Across the African divide

18 Sep 2012

In Inside Story, Ralph Johnstone meets the people at the sharp end of the complex challenges facing young refugees from Africa

TEN years ago, among the humanitarian community in East Africa, the term “lost boys” came to represent a special story of hope and redemption: thousands of orphans and former child soldiers who had successfully escaped the unimaginable brutality of Sudan’s civil war to find salvation in the arms of the West. Though their settlement was often protracted, and always ravaged by painful memories, most of them prevailed – among them 3600 young men who famously resettled in the United States, who went on to write, sing and rap to the world of the healing power of strangers’ kindness.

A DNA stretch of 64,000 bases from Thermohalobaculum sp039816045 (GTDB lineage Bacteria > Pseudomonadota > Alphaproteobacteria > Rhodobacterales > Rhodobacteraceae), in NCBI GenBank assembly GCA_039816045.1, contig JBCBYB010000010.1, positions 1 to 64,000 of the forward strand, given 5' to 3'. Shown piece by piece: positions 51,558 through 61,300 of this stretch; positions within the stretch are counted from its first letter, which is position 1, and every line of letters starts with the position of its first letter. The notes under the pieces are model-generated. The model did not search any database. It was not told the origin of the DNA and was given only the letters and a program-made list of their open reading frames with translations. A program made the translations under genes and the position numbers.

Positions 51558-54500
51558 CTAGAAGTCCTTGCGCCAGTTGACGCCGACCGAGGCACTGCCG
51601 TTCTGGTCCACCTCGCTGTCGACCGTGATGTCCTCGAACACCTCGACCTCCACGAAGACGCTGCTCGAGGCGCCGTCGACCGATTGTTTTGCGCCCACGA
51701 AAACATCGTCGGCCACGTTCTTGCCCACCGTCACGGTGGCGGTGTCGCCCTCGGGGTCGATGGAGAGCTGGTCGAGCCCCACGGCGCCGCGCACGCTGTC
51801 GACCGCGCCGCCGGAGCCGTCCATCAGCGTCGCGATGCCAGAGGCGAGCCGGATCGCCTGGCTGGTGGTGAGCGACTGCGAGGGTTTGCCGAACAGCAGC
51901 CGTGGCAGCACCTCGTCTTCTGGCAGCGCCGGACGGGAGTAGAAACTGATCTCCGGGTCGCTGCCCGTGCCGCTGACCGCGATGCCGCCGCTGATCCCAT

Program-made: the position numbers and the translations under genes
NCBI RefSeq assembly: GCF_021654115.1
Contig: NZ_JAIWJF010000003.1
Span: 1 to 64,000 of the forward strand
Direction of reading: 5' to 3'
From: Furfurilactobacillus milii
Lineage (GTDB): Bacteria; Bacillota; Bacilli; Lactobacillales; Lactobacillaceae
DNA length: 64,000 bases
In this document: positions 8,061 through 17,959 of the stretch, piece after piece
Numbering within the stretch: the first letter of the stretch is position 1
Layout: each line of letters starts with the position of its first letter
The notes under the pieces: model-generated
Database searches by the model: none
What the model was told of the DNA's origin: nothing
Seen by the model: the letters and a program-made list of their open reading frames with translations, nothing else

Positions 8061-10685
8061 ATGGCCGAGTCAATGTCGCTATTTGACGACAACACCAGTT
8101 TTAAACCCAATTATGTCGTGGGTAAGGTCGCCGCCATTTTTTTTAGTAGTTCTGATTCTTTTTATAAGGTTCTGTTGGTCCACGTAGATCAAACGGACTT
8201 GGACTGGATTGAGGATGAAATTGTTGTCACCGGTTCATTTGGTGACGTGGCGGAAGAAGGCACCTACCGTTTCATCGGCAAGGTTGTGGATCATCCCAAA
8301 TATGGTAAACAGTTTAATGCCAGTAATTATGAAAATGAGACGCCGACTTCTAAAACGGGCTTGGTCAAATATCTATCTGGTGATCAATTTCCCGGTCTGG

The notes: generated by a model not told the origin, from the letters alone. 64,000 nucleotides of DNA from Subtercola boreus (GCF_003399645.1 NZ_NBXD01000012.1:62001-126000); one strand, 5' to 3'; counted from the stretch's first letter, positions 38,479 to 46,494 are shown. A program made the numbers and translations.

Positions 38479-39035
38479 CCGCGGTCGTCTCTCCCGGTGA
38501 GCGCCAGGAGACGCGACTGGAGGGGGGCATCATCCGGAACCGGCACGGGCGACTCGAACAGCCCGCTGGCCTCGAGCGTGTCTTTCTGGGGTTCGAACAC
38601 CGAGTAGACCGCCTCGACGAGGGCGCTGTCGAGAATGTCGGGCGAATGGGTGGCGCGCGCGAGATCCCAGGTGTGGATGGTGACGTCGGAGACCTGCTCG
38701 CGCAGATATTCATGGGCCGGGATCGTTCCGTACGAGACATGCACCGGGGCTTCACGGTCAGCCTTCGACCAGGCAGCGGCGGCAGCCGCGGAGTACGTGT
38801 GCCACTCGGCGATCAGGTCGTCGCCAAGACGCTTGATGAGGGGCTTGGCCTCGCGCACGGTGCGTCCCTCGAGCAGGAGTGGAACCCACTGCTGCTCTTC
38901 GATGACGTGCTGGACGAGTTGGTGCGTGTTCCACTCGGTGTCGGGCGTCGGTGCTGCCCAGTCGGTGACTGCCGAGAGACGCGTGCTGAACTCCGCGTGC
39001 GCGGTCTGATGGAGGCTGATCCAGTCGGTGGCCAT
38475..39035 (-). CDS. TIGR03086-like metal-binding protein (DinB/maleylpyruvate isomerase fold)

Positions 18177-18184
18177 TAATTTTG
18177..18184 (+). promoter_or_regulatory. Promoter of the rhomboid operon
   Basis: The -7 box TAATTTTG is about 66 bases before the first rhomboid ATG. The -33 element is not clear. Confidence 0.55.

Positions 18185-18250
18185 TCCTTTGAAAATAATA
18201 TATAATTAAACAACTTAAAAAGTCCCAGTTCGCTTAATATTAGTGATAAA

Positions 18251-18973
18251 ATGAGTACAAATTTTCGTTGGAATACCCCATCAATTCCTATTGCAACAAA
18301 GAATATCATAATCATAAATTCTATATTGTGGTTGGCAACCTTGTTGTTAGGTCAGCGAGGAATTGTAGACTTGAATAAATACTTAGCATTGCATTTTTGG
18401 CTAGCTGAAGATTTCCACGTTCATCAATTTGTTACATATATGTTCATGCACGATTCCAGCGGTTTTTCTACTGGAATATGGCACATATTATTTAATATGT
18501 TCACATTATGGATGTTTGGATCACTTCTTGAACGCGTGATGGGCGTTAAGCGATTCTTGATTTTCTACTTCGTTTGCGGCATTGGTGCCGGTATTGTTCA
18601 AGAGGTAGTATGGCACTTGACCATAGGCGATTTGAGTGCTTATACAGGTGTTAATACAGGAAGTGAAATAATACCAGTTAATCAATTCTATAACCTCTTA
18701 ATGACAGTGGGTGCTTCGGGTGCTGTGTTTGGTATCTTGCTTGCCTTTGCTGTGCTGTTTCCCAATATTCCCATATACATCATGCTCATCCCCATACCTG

A decade on, in 2012 Melbourne, the phrase is once again being bandied about in local headlines, this time to describe a handful of largely Sudanese- and Somali-descended boys who have dropped out of school to spend their days immersed in a fog of cheap cask wine in the parks and open spaces of Footscray and St Albans…

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Photo: Ralph Johnstone

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